what his role is — will be going to work, will continue to work with each of our municipalities on land development protocols like that we have been able to negotiate with the City of Whitehorse and which has been in force and effect for some time.

Again for the member opposite’s record, when it comes to Whistle Bend lot prices, they are approximately 6.5 percent below market value. They are at development cost, and they are available over the counter. A number of those lots have sold and a number of those lots remain for sale.

The Government of Yukon is proceeding with phase 2 of that particular subdivision, which happens to be the largest subdivision in Yukon’s history, and those too will become available later on this fall.

Yukon government is very much committed to working in partnership with municipal governments to bring new residential lots to the market while striving to keep costs at the lowest possible.

Mr. Silver: Another result of the Yukon Party’s poor planning is the building of that subdivision itself. There are numerous problems with the subdivision because the government rushed construction in order to get the lots on the market. Why did they rush? Because they found themselves in a position where there weren’t lots available for purchase when you went in and tried to buy them. It was crisis management.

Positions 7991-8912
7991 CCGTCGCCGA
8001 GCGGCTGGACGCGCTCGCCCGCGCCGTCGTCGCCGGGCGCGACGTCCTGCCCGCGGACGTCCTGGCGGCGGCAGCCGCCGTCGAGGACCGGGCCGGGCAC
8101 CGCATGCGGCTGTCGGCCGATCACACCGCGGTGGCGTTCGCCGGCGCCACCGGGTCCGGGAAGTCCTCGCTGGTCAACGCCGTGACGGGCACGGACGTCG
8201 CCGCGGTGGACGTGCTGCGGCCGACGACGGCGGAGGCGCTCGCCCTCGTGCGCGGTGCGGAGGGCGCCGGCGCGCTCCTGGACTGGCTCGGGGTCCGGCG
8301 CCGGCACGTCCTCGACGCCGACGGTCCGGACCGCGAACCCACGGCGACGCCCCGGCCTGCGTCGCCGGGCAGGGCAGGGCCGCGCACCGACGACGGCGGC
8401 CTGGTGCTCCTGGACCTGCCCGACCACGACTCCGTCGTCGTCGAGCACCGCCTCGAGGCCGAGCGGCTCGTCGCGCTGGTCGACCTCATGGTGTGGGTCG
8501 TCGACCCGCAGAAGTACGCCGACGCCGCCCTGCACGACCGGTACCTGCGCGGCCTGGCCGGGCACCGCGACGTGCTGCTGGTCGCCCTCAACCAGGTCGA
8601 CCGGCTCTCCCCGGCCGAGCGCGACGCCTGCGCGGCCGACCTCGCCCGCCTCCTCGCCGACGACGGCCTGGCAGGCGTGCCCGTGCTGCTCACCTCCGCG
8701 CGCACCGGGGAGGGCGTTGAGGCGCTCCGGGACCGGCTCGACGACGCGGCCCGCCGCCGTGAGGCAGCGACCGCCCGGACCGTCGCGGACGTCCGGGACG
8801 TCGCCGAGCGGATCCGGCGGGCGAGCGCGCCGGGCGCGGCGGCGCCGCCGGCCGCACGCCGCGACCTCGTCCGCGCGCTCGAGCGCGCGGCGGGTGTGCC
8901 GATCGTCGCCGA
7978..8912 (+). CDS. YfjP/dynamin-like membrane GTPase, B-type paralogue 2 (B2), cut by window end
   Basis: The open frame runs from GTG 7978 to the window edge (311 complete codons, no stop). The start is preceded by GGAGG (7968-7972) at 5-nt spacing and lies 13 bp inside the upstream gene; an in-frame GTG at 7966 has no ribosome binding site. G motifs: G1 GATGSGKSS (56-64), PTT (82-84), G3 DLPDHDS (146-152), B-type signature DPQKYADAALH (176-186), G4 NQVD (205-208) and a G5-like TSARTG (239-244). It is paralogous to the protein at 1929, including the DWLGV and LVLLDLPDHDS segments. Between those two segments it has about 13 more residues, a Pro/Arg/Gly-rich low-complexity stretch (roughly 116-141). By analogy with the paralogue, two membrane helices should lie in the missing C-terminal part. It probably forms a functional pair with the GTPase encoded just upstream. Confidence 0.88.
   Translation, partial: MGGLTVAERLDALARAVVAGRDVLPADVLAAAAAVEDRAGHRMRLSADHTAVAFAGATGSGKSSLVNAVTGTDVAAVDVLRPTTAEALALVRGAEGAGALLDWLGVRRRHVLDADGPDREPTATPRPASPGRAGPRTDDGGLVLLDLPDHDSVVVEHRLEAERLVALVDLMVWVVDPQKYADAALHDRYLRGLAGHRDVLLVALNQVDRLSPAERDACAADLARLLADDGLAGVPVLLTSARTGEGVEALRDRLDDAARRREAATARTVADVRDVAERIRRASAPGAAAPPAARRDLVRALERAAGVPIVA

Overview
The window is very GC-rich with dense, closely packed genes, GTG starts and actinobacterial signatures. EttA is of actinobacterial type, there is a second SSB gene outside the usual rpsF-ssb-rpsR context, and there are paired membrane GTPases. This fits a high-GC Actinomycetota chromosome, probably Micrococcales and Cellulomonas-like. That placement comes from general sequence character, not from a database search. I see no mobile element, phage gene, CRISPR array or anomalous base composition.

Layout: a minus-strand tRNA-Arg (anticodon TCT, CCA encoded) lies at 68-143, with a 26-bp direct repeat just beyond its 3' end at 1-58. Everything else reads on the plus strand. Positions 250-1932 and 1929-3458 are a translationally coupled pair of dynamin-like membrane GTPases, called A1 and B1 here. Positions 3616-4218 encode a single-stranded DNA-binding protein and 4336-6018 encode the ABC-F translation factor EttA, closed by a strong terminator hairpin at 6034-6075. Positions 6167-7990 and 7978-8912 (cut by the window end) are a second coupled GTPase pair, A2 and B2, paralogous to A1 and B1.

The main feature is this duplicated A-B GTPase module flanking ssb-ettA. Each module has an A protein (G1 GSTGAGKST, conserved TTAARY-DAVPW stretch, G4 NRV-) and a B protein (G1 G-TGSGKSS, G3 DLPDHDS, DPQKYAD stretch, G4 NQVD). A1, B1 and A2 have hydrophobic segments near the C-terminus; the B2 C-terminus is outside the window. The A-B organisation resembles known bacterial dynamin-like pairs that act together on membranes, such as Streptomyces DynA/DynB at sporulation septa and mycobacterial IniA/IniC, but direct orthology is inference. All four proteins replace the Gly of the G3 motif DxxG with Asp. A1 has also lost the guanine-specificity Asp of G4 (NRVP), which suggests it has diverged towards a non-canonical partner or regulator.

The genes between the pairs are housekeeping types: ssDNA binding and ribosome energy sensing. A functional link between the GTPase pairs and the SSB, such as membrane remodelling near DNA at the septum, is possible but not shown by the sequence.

The results so far: The city is still refusing to take ownership of the project until several problems are fixed, a major lawsuit with a contractor is still out, and several disputes between the government and that contractor are still unresolved. That is not a record to be proud of, and it is a result of poor planning.

With regard to the dispute with the contractor — and it is not before the courts, so the minister is free to answer it — the contractor believes that he is still owed $1.2 million. Is the minister refusing to discuss this matter with the contractor? How does the minister intend to resolve this situation?

Hon. Ms. Taylor: I’m not sure where to begin. First off, Whistle Bend is an example of our partnership between the City of Whitehorse and the Government of Yukon. It is a partnership that was made possible through the development and creation of the land development protocol agreement, which certainly points out the responsibility of land planning, subdivision and consultation all through the City of Whitehorse, at which time the Yukon government then proceeds with development.

Mr. Speaker, we are upholding our end of the bargain, and we certainly are working toward making land available within the City of Whitehorse.

The City of Whitehorse and Community Services have a long history of working cooperatively and working through issues that arise when it comes to construction, particularly turnover and operation of all our municipal infrastructure.

By the way, I will just again remind the member opposite that this is, in fact, the largest subdivision ever to be provided through the Government of Yukon and the City of Whitehorse.

Mr. Speaker, there is no reason to expect that the Whistle Bend subdivision is going to be anything other than like previous projects when it comes to jointly resolving those issues that come up.